# Does the time to reach the highest point $P$ equal the time to reach the ground from $P$ in a trajectory, taking drag into account?

Assume a very simplified model without Corolis effect, the falloff of the local gravitational field and the like. My answer is no. It is sufficient to look at the vertical velocity of the projectile, because only that determines the time. The periods do not equal, because it is possible to vertically accelerate the projectile to a velocity which is greater than the terminal velocity $v_{term.}$ of the projectile in the medium. Therfore it may take longer for the projectile to come back down because it can only approach $v_{term.}$. I am not sure, though, how it behaves if the initial velocity is lower than $v_{term.}$. My guts say it behaves the same but a different explanation comes into effect. The projectile cannot reach the height which it would if there was no drag. Hence, the projectile cannot reach the initial velocity on the way back to the ground either and it takes longer.

The quadratic case is much more involved, but for a simple linear term describing drag the height of a projectile shot vertically is given by

$m \ddot{y} + \frac{g}{v_{T}}\dot{y}+g=0$

For graviational acceleration $g$, teminal velocity $v_T$ and mass $m$. Subject to the boundary conditions $y(t=0)$ and $\dot{y}(t=0)=v_0$ this differential equation has the solution

$y = \frac{m v_T}{g}(v_0 + v_T)(1-\exp({-\frac{g t}{m v_T}}))-v_T t$

The particle reaches the apex at $\dot{y}=0$, which after solving for $t$ is given by

$t_{max}= \frac{m v_T}{g} \log(1+\frac{v_0}{v_T})$

Thus we find at time $t=2 t_{Max}$ that

$y(t=2 t_{max}) = \frac{m v}{g}[v_0(v_0+2 v_T)-2 v_T(v_0+v_T) \log(1+\frac{v_0}{v_T})]$

if we find that at this time that $y$ is negative, we conclude the particle fell to ground from the apex quicker than it climbed to it. in term of the ratio $r=\frac{v_0}{v_T}$ this condition is

$\log(1+r) > \frac{r(r+2)}{2(r+1)}$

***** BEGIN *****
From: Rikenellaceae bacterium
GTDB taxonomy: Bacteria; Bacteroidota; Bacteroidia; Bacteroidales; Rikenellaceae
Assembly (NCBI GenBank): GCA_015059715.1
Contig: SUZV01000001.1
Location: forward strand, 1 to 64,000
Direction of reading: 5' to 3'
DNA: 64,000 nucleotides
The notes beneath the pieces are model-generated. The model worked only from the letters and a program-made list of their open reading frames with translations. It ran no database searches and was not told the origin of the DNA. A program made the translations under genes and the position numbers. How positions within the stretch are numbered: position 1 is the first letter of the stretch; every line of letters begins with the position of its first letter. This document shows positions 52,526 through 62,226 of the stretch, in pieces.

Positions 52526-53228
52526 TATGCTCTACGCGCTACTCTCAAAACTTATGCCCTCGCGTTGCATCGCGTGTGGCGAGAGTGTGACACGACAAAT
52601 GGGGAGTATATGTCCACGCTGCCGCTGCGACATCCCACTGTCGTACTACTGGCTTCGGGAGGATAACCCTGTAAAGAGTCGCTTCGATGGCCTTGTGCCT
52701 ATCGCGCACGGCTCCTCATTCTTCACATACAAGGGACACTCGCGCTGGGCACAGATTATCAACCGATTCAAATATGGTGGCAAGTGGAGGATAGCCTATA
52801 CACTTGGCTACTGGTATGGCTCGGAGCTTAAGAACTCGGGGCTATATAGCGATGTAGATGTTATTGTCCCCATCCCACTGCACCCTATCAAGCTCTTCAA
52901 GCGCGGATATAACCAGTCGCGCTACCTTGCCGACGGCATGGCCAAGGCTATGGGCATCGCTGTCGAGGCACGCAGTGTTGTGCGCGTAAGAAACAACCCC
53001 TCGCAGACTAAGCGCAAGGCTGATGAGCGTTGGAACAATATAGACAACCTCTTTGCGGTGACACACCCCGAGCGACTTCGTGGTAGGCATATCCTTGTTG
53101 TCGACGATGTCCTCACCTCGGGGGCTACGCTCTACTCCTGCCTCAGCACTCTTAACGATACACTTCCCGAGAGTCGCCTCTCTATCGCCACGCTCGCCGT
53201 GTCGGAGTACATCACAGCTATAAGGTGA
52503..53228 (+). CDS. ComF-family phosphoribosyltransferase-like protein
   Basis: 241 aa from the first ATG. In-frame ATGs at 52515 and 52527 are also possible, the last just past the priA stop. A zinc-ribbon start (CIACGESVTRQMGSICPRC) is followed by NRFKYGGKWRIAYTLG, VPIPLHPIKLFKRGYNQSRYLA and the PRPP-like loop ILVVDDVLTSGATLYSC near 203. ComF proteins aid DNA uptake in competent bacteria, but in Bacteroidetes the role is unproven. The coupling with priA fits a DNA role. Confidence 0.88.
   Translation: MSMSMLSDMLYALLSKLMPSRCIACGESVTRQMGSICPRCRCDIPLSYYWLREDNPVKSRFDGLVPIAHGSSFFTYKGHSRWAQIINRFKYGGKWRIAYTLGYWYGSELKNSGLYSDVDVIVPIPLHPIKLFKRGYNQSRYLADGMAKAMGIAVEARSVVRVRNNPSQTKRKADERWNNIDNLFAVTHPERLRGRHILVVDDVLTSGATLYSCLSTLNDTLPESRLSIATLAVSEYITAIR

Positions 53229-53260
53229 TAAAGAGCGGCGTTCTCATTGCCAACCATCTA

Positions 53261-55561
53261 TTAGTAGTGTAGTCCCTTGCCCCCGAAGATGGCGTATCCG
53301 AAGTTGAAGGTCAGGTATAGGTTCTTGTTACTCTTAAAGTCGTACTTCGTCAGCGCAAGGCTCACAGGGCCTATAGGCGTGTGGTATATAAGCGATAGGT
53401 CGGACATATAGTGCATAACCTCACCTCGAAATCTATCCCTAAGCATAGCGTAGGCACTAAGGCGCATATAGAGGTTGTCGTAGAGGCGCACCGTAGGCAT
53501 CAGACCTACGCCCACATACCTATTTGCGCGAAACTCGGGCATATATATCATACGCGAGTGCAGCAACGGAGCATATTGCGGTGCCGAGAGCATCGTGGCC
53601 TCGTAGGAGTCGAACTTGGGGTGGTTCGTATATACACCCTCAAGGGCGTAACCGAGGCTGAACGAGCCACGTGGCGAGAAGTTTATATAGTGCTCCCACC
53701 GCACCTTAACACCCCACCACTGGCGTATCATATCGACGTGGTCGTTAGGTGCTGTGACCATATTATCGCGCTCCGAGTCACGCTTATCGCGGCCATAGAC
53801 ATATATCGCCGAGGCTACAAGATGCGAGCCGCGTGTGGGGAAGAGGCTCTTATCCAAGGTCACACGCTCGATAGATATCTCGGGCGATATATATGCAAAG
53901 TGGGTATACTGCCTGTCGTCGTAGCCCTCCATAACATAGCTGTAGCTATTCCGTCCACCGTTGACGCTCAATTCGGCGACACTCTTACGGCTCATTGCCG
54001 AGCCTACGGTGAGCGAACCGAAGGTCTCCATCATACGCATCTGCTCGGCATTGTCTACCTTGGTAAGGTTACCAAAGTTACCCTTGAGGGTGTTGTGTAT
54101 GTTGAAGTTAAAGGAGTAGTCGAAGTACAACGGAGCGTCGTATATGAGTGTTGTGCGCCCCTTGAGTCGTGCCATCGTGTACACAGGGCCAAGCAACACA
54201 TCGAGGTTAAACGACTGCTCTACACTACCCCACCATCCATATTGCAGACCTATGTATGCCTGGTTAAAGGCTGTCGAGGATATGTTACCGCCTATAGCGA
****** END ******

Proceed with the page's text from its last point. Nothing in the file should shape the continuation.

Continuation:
This is never satisfied and so we conclude that your intuition was correct. In fact these two quantities reach equality only for $r=0$ which is the pathological case of no motion.

I hope this walkthrough is able to offer you insight on how to tackle the more general problem.

• Thanks for that walkthrough. Just to be clear: It's enough to only take the 1D linear/vertical case into account, because it is possible to decompose the movement, right? – Lenar Hoyt Sep 3 '13 at 14:19
• For drag of the form described in the equation above, a vectorial equation does indeed decouple. If you take drag to be quadratic or any more complicated form, in general they do not. The drag form used above is Stoke's law, and is roughly speaking only valid for non-turbulent flow. – ComptonScattering Sep 3 '13 at 15:12
• I have only covered the drag equation for spheres consisting of a linear "viscous term" and a quadratic "pressure term" yet. Is this model not decomposable in two directions? What would be an intuitive explanation for that? – Lenar Hoyt Sep 5 '13 at 18:14
• In general a differential operator on a vector will not decouple into equations for each element. Such operators that do are known as linear operators. Occasionally it is possible to use a clever change of coordinates to decouple equations. Your viscous term is linear and so permits decoupling, whereas the pressure term is not. As for 'why not', it is hard for me to answer without knowing why it is that you would expect that they would. As for an attempt: It is because the force on the particle in the x-direction depends on its velocity in y. But I may be restating the obvious. – ComptonScattering Sep 6 '13 at 23:58